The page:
Lockdown at the Macedonian border – illegal pushbacks of refugees to Greece

By Sian Jones, investigadora sobre los Balcanes de Amnistía Internacional Gevgelija, Macedonia e Idomeni, Grecia,

Just inside the fence, his body tightly curled, a young man is crying. His hands over his face, he sobs as if he will never stop.

He and his mother have just been found by the Macedonian border police, and brought into the registration centre at Gevgelija. She needs help to stand; exhausted, hungry and disoriented, she says that they came from Greece, lost their way and had been walking for three days. They are in shock, and unaware that – as Iranians – their efforts will have been in vain. They will be soon be sent back to Greece: Iranian refugees are not permitted to enter Macedonia.

On 18 November, Macedonia – along with Serbia, Croatia and Slovenia – introduced a discriminatory border policy, only allowing Syrian, Iraqi and Afghan refugees to enter. For the next 20 days, Macedonia’s authorities arbitrarily pushed back thousands of refugees and migrants to Greece – ignoring any claim they may have to asylum.

In early December, Amnesty International returned to the border to monitor this policy in practice. Refugees and migrants can’t believe what is happening. They have travelled so far, only to be blocked. Although the UN Refugee Agency (UNHCR) told us they try to inform them, most of the “prohibited” refugees and migrants arriving on the bus from further south in Greece don’t know that they are considered the “wrong” nationality. Unless they are Syrian, Iraqi or Afghan, they are turned away when they present their documents to Macedonian police officers at the border. Most are in shock; some are in tears.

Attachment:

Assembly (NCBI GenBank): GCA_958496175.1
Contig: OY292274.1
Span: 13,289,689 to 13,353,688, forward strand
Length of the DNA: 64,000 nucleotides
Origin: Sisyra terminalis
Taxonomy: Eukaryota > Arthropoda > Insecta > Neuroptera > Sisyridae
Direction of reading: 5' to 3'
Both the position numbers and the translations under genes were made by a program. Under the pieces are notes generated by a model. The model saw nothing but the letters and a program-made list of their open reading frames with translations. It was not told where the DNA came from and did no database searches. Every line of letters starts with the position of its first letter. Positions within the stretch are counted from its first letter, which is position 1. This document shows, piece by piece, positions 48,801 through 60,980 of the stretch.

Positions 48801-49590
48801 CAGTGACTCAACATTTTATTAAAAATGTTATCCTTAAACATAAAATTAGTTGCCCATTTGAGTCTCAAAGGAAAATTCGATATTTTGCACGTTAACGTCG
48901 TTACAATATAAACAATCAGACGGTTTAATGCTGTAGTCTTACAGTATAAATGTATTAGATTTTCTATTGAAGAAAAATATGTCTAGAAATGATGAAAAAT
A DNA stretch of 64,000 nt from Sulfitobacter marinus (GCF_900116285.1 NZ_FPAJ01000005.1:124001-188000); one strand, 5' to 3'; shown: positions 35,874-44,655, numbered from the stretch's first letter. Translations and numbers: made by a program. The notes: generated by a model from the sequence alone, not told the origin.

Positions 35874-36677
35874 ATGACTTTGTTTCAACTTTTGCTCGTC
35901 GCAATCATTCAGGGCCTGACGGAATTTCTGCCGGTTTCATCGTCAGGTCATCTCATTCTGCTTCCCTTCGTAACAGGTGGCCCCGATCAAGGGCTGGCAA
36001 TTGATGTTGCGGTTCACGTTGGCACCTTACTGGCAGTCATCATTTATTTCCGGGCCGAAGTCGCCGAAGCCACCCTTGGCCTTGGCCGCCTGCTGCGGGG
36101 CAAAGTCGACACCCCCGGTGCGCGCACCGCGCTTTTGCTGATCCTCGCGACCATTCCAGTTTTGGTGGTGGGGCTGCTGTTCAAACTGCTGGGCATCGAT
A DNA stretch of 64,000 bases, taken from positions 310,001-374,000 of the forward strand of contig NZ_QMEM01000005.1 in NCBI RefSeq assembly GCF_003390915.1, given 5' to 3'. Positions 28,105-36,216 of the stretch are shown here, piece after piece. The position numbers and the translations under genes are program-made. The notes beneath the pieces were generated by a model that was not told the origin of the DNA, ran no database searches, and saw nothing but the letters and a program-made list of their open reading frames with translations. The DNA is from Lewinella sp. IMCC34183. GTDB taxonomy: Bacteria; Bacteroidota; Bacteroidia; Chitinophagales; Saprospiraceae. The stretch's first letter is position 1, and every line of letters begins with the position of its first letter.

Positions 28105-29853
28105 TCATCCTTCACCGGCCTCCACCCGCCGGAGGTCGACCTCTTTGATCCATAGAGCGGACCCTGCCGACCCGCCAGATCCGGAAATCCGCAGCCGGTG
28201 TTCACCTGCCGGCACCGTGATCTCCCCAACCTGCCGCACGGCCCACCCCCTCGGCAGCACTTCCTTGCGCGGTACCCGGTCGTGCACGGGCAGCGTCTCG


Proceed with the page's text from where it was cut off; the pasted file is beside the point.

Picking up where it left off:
Apart from being a flagrantly discriminatory practice, the pushbacks don't even work 100% of the time.
Sian Jones, Balkans Researcher at Amnesty International


Apart from being a flagrantly discriminatory practice, it doesn’t even work 100% of the time. The Habib family from Halab (Aleppo) and their cousins from Yarmouk are supposed to be allowed through. Ten days ago they fled Syria, onwards through Turkey, and then by boat to the Greek island of Chios. There, the police documented them as Palestinians, rather than registered Palestine refugees living in Syria. Since the Habibs were unable to read the documents, they couldn’t have known.